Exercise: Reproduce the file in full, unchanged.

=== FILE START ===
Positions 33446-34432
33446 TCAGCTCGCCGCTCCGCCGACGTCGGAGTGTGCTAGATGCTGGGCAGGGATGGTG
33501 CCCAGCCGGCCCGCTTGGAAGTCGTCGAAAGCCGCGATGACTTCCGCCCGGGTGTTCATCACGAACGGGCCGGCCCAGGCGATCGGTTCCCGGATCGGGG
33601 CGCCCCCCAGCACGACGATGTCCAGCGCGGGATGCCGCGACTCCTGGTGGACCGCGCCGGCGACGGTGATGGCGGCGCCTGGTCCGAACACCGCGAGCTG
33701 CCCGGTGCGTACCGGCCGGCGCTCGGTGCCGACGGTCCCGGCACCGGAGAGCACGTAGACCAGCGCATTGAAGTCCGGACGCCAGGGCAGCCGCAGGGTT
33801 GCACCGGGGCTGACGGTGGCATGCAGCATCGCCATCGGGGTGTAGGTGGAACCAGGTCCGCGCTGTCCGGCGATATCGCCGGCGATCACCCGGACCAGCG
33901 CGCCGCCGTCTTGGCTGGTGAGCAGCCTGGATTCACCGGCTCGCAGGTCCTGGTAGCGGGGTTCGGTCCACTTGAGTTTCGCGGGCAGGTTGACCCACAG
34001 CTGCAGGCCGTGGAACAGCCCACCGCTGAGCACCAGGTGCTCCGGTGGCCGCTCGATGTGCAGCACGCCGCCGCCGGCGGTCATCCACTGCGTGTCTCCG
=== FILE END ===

Positions 33446-34432
33446 TCAGCTCGCCGCTCCGCCGACGTCGGAGTGTGCTAGATGCTGGGCAGGGATGGTG
33501 CCCAGCCGGCCCGCTTGGAAGTCGTCGAAAGCCGCGATGACTTCCGCCCGGGTGTTCATCACGAACGGGCCGGCCCAGGCGATCGGTTCCCGGATCGGGG
33601 CGCCCCCCAGCACGACGATGTCCAGCGCGGGATGCCGCGACTCCTGGTGGACCGCGCCGGCGACGGTGATGGCGGCGCCTGGTCCGAACACCGCGAGCTG
33701 CCCGGTGCGTACCGGCCGGCGCTCGGTGCCGACGGTCCCGGCACCGGAGAGCACGTAGACCAGCGCATTGAAGTCCGGACGCCAGGGCAGCCGCAGGGTT
33801 GCACCGGGGCTGACGGTGGCATGCAGCATCGCCATCGGGGTGTAGGTGGAACCAGGTCCGCGCTGTCCGGCGATATCGCCGGCGATCACCCGGACCAGCG
33901 CGCCGCCGTCTTGGCTGGTGAGCAGCCTGGATTCACCGGCTCGCAGGTCCTGGTAGCGGGGTTCGGTCCACTTGAGTTTCGCGGGCAGGTTGACCCACAG
34001 CTGCAGGCCGTGGAACAGCCCACCGCTGAGCACCAGGTGCTCCGGTGGCCGCTCGATGTGCAGCACGCCGCCGCCGGCGGTCATCCACTGCGTGTCTCCG